Facebook lets friends send gift cards (Update)

Jan 31, 2013
The "Facebook" logo is seen on a tablet screen on December 4, 2012 in Paris. Facebook on Thursday began letting social network members in the United States send friends gift cards for purchases at participating shops or restaurants.

Facebook on Thursday began letting social network members in the United States send friends gift cards for purchases at participating shops or restaurants.

The move came as the world's leading social network seeks ways to expand how it makes money from its 1.06 billion monthly users, the majority of whom access the social network from smartphones or tablet computers.

Facebook was gradually adding the ability of US members to easily send cards loaded with cash credit at Jamba Juice, Target, Sephora or restaurant chain Olive Garden, according to a blog post.

"Your friend will be notified instantly about your gift, and will receive a Facebook Card in the mail a few days later," Facebook said.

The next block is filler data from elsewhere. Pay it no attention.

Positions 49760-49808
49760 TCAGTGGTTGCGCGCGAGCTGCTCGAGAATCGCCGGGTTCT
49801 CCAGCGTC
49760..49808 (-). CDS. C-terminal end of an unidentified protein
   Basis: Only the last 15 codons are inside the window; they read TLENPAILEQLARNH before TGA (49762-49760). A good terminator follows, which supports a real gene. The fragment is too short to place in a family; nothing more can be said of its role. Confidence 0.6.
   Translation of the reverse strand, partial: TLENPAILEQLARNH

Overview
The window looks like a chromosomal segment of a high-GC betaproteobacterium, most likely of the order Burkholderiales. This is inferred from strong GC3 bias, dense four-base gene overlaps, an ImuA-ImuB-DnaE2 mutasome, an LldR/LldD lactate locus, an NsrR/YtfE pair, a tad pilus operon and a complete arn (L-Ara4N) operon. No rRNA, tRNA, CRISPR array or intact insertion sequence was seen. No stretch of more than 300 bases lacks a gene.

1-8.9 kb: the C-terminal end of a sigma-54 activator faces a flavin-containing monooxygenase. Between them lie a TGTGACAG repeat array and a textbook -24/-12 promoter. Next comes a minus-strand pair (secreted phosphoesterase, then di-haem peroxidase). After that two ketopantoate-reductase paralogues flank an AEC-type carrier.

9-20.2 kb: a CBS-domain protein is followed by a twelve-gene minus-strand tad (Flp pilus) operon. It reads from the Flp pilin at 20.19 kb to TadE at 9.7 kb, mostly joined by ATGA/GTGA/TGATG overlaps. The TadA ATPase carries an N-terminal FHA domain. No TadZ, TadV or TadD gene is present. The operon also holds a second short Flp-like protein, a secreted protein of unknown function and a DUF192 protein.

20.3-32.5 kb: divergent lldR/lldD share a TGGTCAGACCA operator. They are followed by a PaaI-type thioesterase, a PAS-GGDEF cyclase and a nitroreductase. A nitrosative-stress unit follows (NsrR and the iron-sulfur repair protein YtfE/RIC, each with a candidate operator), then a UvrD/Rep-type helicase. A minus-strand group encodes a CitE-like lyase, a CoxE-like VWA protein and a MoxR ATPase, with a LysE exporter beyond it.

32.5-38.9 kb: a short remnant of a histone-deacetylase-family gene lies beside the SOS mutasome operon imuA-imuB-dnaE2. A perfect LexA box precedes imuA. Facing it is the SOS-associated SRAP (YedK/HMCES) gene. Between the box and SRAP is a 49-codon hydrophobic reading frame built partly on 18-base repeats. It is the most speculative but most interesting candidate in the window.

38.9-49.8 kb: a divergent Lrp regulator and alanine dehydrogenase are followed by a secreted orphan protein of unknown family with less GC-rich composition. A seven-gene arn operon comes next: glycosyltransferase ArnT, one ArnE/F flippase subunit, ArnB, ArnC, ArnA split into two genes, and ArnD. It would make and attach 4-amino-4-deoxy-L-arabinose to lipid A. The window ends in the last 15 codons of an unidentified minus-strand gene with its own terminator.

"As soon as it arrives, your friend can use the card at the retailer you've chosen for the amount you've gifted."

Facebook made gift cards reusable, indicating that the California-based company wants them to have homes in people's wallets.

The social network will be adding mobile phone numbers, along with mailing addresses to its massive database with the option of sending real-time balance updates to phones.

Facebook lost ground on Wall Street Thursday despite fresh quarterly earnings figures showing that it is increasing revenue from mobile with more users now accessing the social network via smartphones and tablets than from personal computers.

The company dropped 0.83 percent to close at $30.98, even after results Wednesday that topped most analyst estimates.

Facebook, which highlighted a growing shift to mobile usage, reported a $64 million profit in the fourth quarter of last year, while revenue grew 40 percent to $1.585 billion.

But analysts expressed concern about news that Facebook expenses jumped 82 percent to $1.06 billion and will keep rising given the company's plan to hire aggressively and invest heavily in datacenters.

Analysts at Jefferies downgraded Facebook, saying profits may be squeezed.

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